Swami Vivekananda was a spiritual guru from India who motivated people of all ages and races to be fearless and face the challenges of life in a brave manner. It is because of this brave and fearless nature of him that he never shied away from speaking his mind, even if it meant boldly criticizing someone.
One such incident where Vivekananda did this was when he encountered a Gaurakshak – those who look after the welfare and protection of cows. A preacher representing a society that works for the welfare of cows once visited Vivekananda when a terrible famine had hit Kolkata (then Calcutta).
The following conversation took place between them, as mentioned in The Complete Works of Swami Vivekananda, Volume 6, Conversations and Dialogues:
Vivekananda: What is the object of your society?
Preacher: We protect the mother-cows of our country from the hands of the butcher. Cow-infirmaries have been founded in some places where the diseased, decrepit mother-cows or those bought from the butchers are provided for.
Vivekananda: That is very good indeed. What is the source of your income?
Preacher: The work of the society is carried on only by gifts kindly made by great men like you.
Vivekananda: What amount of money have you now laid by?
Preacher: The Marwari traders’ community are the special supporters of this work. They have given a big amount for this good cause.
Vivekananda: A terrible famine has now broken out in Central India. The Indian Government has published a death-roll of nine lakhs of starved people. Has your society done anything to render help in this time of famine?
Preacher: We do not help during famine or other distresses. This society has been established only for the protection of mother-cows.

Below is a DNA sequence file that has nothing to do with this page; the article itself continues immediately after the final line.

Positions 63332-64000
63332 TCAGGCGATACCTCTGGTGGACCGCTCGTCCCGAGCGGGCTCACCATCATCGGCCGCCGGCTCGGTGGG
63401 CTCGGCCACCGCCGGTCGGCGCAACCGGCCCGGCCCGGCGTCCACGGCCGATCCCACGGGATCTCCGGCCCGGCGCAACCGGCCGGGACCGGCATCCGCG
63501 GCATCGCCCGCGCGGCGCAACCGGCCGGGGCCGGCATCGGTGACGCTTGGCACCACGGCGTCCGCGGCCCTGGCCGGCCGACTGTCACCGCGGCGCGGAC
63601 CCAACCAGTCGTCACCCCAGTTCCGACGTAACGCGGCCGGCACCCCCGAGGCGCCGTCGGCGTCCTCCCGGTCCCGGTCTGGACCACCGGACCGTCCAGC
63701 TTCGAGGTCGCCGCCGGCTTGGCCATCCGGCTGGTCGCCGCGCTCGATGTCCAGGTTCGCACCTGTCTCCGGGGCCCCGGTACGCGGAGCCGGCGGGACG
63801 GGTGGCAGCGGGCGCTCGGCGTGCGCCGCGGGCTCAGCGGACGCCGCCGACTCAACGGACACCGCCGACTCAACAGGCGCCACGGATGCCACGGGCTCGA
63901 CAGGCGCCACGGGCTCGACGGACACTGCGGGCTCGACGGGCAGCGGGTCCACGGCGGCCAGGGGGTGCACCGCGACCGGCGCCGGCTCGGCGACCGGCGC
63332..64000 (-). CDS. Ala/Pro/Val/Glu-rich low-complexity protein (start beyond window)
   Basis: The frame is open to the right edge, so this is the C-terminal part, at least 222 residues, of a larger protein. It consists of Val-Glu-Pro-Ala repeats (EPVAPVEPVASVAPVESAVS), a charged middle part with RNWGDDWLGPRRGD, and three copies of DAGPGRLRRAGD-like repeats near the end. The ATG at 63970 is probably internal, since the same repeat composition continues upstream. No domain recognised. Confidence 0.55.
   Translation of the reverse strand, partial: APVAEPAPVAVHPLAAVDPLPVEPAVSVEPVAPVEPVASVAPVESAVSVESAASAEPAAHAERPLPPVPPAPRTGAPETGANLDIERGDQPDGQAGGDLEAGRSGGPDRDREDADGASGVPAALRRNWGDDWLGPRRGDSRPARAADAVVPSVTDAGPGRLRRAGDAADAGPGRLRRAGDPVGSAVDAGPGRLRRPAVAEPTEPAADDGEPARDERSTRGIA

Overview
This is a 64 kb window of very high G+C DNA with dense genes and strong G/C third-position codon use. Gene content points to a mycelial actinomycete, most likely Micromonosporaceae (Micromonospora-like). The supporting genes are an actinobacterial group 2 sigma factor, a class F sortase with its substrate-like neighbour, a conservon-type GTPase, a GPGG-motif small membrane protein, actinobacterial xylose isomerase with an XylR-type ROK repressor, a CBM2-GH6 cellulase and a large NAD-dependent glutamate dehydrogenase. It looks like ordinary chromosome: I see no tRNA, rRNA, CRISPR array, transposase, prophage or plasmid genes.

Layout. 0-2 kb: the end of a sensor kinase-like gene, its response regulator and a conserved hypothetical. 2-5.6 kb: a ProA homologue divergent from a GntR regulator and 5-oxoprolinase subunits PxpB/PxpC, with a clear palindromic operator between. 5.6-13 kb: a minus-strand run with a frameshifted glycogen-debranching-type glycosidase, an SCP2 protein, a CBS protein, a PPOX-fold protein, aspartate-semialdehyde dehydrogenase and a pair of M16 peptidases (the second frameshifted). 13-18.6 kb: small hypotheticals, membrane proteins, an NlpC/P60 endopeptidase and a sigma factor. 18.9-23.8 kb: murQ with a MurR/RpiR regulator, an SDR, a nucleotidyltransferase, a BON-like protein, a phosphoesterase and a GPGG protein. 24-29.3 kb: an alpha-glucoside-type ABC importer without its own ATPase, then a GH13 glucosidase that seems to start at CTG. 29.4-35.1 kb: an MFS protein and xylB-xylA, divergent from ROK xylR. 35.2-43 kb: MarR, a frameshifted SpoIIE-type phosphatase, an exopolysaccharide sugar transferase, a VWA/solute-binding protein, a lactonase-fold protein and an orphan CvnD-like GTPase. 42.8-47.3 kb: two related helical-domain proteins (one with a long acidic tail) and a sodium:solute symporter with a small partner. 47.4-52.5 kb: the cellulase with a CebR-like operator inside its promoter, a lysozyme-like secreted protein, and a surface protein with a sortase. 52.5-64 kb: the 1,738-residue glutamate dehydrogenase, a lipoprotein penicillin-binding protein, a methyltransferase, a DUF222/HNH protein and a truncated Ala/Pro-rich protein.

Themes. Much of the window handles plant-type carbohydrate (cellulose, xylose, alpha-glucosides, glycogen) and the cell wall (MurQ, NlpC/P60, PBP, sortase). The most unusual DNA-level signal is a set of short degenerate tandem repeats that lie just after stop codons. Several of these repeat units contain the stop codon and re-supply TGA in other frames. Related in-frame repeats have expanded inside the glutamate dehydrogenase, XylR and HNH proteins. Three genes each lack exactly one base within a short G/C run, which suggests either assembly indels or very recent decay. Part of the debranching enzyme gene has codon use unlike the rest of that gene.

Vivekananda: During a famine when lakhs of people, your own brothers and sisters, have fallen into the jaws of death, you have not thought it your duty, though having the means, to help them in that terrible calamity with food!
Preacher: No. This famine broke out as a result of men’s Karma, their sins. It is a case of ‘like Karma, like fruit.’
Vivekananda (supressing his anger): Those associations which do not feel sympathy for men and, even seeing their own brothers dying from starvation, do not give them a handful of rice to save their lives, while giving away piles of food to save birds and beasts, I have not the least sympathy for, and I do not believe that society derives any good from them. If you make a plea of Karma by saying that men die through their Karma, then it becomes a settled fact that it is useless to try or struggle for anything in this world; and your work for the protection of animals is no exception. With regard to your cause also, it can be said—the mother-cows through their own Karma fall into the hands of the butchers and die, and we need not do anything in the matter.
Vivekananda (continued): I am a Sannyasi, a fakir. Where shall I find money enough to help you? But if ever I get money in my possession, I shall first spend that in the service of man. Man is first to be saved; he must be given food, education, and spirituality. If any money is left after doing all these, then only something would be given to your society.